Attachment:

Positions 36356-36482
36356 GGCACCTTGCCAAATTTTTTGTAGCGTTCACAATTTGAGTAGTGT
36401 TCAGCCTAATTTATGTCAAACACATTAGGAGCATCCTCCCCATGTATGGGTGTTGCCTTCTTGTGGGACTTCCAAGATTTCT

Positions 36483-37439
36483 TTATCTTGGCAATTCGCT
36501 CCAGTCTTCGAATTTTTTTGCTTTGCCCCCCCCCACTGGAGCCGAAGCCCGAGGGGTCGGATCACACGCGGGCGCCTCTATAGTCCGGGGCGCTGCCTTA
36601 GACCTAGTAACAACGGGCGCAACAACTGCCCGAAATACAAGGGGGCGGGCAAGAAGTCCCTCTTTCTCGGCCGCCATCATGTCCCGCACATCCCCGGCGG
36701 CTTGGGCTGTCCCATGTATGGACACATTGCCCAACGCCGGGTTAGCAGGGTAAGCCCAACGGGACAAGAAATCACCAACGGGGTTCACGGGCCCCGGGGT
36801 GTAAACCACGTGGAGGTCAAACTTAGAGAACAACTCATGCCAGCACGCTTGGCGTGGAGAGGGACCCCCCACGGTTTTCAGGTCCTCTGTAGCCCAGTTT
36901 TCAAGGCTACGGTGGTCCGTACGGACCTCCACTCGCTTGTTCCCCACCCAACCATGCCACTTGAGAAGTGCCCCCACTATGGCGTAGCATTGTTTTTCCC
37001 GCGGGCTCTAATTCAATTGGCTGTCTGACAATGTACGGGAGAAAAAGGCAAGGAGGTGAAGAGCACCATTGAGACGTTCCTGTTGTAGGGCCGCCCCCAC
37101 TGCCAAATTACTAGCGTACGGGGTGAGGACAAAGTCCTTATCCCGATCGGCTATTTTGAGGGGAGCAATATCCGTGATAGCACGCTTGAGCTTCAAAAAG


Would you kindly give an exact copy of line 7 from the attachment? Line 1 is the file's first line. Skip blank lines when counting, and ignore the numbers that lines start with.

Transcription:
36601 GACCTAGTAACAACGGGCGCAACAACTGCCCGAAATACAAGGGGGCGGGCAAGAAGTCCCTCTTTCTCGGCCGCCATCATGTCCCGCACATCCCCGGCGG